Ward St – CBD Future 2020 Vision

City news Oct/Nov 2005 headline: ‘Vibrant metro CBD upgrade will reflect local character’. In this plan Ward St is in ‘The retail precinct, bordered by London, Anglesea, Bryce, Nisbet, Collingwood and Victoria streets, [which] will include boutique stores, retail and inner city living (24/7 population presence – see text in image), with the education precinct the block home to Wintec’. This education precinct is odd, since the 1,700 Girls’ High students are not included in the future vision.

The focus of this post is the statement that promises ‘Enhancement of the pedestrian environment with a focus on accessible linkage between key areas includes the redevelopment of Garden Place, Civic Square … enhancement of link between the Wintec campus and CBD along Ward Street west, and the creation of a pedestrian friendly piazza along Anglesea Street’ (from City News 2005).

Firstly, the future envisioned by the Future 2020 Vision team also shows trees on south side of Ward St, as in the Stark Concept and ViaStrada’s idea. I’d suggest the Edward White Architect should just go and plant a tree on Ward St, where it suits his/her plan.

I like the way the Stark concept allows Ward St to have a gateway to/from Tristram St; it nicely reinforces that inside, Ward St is a place, where you can take your time and relax. Where the CBD Future 2020 Vision (2020) and ViaStrada ideas are ahead of the Stark Concept is we can see detailed link from Girls’ High to/from Ward Park of the needed better pedestrian priority, which should have happened as part of the Western Rail Trail (WRT) project (the Girls’ High bike parking stand is a WRT destination). The 2020 plan goes furthest by giving people walking and biking right of way across Ward St west of Tristram St. ViaStrada gives a refuge island.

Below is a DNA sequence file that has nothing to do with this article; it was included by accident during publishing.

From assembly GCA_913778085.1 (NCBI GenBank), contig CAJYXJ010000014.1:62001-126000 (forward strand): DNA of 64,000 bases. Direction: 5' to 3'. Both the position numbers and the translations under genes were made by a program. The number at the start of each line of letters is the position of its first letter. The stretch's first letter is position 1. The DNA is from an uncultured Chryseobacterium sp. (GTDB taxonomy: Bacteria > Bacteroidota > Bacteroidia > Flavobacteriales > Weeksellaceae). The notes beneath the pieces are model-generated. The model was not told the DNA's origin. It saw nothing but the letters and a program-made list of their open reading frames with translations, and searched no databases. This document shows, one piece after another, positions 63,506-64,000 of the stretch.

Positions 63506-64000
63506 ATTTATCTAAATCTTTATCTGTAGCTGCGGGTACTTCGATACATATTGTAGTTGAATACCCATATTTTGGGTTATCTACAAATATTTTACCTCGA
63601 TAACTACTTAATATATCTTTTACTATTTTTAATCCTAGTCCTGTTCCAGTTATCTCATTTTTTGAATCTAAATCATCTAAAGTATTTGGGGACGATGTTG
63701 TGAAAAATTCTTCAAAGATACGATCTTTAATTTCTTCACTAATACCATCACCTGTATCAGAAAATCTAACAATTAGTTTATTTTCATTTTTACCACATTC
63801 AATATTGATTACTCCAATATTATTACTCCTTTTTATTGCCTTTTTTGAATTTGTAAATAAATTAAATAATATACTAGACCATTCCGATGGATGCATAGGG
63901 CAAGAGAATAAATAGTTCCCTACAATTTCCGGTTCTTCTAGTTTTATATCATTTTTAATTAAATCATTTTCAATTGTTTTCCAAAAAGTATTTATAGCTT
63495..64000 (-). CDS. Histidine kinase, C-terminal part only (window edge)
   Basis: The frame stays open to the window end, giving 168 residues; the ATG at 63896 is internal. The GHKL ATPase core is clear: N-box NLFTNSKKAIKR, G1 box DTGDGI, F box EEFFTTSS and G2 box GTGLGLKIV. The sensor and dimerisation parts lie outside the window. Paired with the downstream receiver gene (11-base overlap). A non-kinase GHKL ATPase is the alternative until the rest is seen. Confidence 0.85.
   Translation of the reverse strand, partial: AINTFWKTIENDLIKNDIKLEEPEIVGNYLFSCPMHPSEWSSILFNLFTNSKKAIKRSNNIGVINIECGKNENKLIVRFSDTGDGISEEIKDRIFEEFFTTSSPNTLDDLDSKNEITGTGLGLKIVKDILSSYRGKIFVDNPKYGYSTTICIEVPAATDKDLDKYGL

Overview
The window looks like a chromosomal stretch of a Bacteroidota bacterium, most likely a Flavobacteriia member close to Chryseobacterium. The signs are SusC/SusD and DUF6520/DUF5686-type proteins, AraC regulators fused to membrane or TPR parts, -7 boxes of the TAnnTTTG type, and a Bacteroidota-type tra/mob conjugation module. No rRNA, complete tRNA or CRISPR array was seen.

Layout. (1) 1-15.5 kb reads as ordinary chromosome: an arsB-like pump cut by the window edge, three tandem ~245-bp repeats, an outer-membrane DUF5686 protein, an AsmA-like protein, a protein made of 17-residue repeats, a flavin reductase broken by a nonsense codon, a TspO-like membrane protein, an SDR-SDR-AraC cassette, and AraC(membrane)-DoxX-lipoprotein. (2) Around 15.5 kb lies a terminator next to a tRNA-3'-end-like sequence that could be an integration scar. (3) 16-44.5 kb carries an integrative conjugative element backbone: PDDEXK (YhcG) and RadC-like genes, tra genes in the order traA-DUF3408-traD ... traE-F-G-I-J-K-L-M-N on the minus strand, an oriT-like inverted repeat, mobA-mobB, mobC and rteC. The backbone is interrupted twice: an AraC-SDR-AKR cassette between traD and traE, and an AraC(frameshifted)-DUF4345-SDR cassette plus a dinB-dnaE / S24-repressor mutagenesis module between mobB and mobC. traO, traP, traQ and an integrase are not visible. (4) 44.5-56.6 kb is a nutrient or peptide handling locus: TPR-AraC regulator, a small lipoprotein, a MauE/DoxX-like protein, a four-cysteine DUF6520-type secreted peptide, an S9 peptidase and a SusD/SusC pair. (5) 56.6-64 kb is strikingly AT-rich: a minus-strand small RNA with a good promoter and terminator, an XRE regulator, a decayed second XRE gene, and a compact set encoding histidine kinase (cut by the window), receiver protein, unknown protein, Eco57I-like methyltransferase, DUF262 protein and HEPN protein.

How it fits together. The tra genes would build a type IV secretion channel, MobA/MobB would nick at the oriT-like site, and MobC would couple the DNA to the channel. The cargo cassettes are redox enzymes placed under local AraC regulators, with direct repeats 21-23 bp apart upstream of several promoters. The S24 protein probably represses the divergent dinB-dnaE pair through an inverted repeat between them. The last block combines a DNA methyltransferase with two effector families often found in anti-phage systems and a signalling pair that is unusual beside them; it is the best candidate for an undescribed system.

The 2020 vision intention was that a ‘dramatically revitalised CBD will see it transformed into a buzzing people-friendly area that’s easy to get around, good for business, is well planned and reflects local character’. Now think about the decision makers’ primary default mode of transport: will it be ‘easy to get around’ with more of that, and if the ‘local character’ maintains existing rights on how roads are used now, will they allow change that gives more rights to vulnerable road users? What does a ‘buzzing people-friendly area’ feel like

Here are the three pages as published in City news Oct/Nov 2005


Category: CBD, News, Projects, Safety, Walking

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